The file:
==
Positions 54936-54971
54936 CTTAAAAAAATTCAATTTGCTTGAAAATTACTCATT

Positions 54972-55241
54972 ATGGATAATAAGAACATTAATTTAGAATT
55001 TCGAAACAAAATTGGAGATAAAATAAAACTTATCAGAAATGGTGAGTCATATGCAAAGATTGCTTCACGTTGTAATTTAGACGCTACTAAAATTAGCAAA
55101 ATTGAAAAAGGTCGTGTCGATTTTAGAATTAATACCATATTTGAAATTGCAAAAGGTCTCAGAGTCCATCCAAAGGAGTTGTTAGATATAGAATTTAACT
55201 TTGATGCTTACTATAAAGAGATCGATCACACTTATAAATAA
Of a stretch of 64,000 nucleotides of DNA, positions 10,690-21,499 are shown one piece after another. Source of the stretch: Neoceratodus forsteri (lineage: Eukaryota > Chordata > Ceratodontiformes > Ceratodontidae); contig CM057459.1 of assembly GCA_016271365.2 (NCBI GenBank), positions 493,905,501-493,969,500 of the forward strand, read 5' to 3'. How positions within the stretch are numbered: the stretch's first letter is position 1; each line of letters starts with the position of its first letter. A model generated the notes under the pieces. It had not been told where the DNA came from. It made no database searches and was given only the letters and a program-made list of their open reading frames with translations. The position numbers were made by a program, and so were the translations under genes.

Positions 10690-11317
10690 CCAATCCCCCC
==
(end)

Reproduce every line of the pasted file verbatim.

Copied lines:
Positions 54936-54971
54936 CTTAAAAAAATTCAATTTGCTTGAAAATTACTCATT

Positions 54972-55241
54972 ATGGATAATAAGAACATTAATTTAGAATT
55001 TCGAAACAAAATTGGAGATAAAATAAAACTTATCAGAAATGGTGAGTCATATGCAAAGATTGCTTCACGTTGTAATTTAGACGCTACTAAAATTAGCAAA
55101 ATTGAAAAAGGTCGTGTCGATTTTAGAATTAATACCATATTTGAAATTGCAAAAGGTCTCAGAGTCCATCCAAAGGAGTTGTTAGATATAGAATTTAACT
55201 TTGATGCTTACTATAAAGAGATCGATCACACTTATAAATAA
Of a stretch of 64,000 nucleotides of DNA, positions 10,690-21,499 are shown one piece after another. Source of the stretch: Neoceratodus forsteri (lineage: Eukaryota > Chordata > Ceratodontiformes > Ceratodontidae); contig CM057459.1 of assembly GCA_016271365.2 (NCBI GenBank), positions 493,905,501-493,969,500 of the forward strand, read 5' to 3'. How positions within the stretch are numbered: the stretch's first letter is position 1; each line of letters starts with the position of its first letter. A model generated the notes under the pieces. It had not been told where the DNA came from. It made no database searches and was given only the letters and a program-made list of their open reading frames with translations. The position numbers were made by a program, and so were the translations under genes.

Positions 10690-11317
10690 CCAATCCCCCC